The Property & Plant expenses used to acquire real estate and develop or prepare a building are not fungible (meaning interchangeable with an equivalent good). This means that getting rid of real estate or structure investments is difficult, even if the land value might appreciate over time. Overall, manufacturers tend to wait for significant surges in demand before they can justify the risks involved in opening a new facility, so this investment is difficult to “de-risk” at any given point in the business cycle.

Equipment & Specialized Machinery

Cell-based equipment and specialized machinery can be split out on its own because it does not affect the global result of a product, but is typically process-specific. Examples of this kind of specialized machinery could range from laser cutters to press brakes, stampers, bending machines, laser marking or deep welding machines. Basically, anything needed to modify parts and components or to process discrete unfinished goods into final products.

At the same time, skilled labor or articulated robot arms might require specialized equipment or applicators/end effectors (in the case of robots) in order to conduct welding, painting, assembling, heating/drying or any other sort of process you could think of.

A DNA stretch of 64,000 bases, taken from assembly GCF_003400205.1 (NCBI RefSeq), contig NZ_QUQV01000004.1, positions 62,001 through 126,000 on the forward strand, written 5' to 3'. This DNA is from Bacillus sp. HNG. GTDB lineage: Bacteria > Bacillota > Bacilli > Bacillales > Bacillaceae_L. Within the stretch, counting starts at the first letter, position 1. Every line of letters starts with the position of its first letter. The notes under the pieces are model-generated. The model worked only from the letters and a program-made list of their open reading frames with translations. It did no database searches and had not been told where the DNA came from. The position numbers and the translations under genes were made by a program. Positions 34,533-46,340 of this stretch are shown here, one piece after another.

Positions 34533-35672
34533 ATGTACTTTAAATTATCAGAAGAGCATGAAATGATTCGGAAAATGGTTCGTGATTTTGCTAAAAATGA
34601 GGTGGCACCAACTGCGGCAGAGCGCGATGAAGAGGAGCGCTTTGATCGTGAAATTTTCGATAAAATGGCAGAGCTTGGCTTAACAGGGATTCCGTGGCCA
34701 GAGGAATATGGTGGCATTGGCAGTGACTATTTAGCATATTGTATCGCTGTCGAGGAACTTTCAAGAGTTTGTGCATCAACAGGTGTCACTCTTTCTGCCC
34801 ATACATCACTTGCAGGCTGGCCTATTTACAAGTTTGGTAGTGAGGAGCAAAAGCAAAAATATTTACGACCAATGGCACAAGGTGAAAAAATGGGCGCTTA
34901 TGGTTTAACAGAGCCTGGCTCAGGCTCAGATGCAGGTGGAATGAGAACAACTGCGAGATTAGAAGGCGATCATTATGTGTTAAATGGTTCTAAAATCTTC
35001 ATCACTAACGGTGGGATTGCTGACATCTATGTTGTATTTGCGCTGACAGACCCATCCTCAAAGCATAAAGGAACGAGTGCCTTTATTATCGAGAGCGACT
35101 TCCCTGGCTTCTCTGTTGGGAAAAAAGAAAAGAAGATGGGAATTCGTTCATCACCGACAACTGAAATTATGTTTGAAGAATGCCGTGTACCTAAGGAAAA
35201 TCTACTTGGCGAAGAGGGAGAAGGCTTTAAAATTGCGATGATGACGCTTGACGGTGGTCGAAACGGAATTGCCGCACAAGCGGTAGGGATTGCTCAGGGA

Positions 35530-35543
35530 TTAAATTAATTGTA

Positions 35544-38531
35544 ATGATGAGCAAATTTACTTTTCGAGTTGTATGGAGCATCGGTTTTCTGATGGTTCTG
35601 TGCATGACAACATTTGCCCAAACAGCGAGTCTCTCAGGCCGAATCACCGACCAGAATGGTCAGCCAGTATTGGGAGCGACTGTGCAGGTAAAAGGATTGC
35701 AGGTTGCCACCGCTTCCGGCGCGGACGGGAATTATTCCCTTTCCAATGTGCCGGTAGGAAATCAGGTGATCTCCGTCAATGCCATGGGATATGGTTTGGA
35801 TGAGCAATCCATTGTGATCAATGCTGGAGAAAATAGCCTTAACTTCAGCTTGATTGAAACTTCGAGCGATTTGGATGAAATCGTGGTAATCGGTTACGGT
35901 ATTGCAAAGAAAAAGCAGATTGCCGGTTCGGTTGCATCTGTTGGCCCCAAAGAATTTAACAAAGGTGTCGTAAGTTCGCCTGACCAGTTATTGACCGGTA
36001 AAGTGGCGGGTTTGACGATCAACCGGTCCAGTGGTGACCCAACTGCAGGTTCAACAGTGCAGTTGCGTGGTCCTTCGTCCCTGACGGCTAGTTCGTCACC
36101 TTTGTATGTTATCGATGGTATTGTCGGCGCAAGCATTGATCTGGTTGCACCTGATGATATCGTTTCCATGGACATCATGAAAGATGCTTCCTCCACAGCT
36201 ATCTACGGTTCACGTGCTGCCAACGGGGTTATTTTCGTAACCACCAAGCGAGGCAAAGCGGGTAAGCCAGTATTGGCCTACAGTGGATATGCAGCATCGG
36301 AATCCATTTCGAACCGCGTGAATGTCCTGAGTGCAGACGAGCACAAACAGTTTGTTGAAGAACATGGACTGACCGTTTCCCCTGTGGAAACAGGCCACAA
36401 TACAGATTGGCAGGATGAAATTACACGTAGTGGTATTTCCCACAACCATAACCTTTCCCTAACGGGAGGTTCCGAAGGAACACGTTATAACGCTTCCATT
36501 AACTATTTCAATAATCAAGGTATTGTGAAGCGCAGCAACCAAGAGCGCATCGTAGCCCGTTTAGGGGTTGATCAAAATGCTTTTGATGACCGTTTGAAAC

In all of these cases, these machines will cost a few hundred thousand dollars, if not millions for a set of multiple machines or series of machines in different cells along a factory floor. The more specialized a machine is to a manufacturers needs, the less likely it is to retain high resale value, given that specialized can equate to a limited market. With low interest rates, we know that the risk/reward calculation on a new capital expenditure doesn’t need to be outstandingly favorable, but the challenge in managing risk is really in ensuring resale value and limiting depreciation. If it somehow happens that you can’t use a machine to its full potential, who’s to say that someone else will?

The rule of thumb for most machinery is about 20% in markdown sfor the first year and 10% per year thereafter. Other depreciation schedules may apply, but given effective lives of 10 to 15 years, machinery needs a very definitive payback case in order to justify a purchase because they can lack flexibility in resale and they can be more prone to acquire wear depending on the intensity of the machining process involved.

Gross Fixed Capital Formation- effectively the amount of productive capital expenditure domiciled in the United States – has trended lower relative to GDP. In many ways, this is due to the absence of systems better-designed to help grow US Manufacturing. Source: World Bank. 

Robotics and fungibility

While the standard depreciation calendar on a robot will advocate much the same schedule as that of a CNC machine, robotics can prove an exception depending on who you buy from and for what purpose. For instance, FANUC commits to offering 25 years of spare parts support as long as a robot is in service. There are even scenarios in which robots bought 40 years prior are still in operation. While robots may often have a financially “defensive” depreciation schedule, they’re not necessarily realistic in terms of the value retained by an organization that purchases one.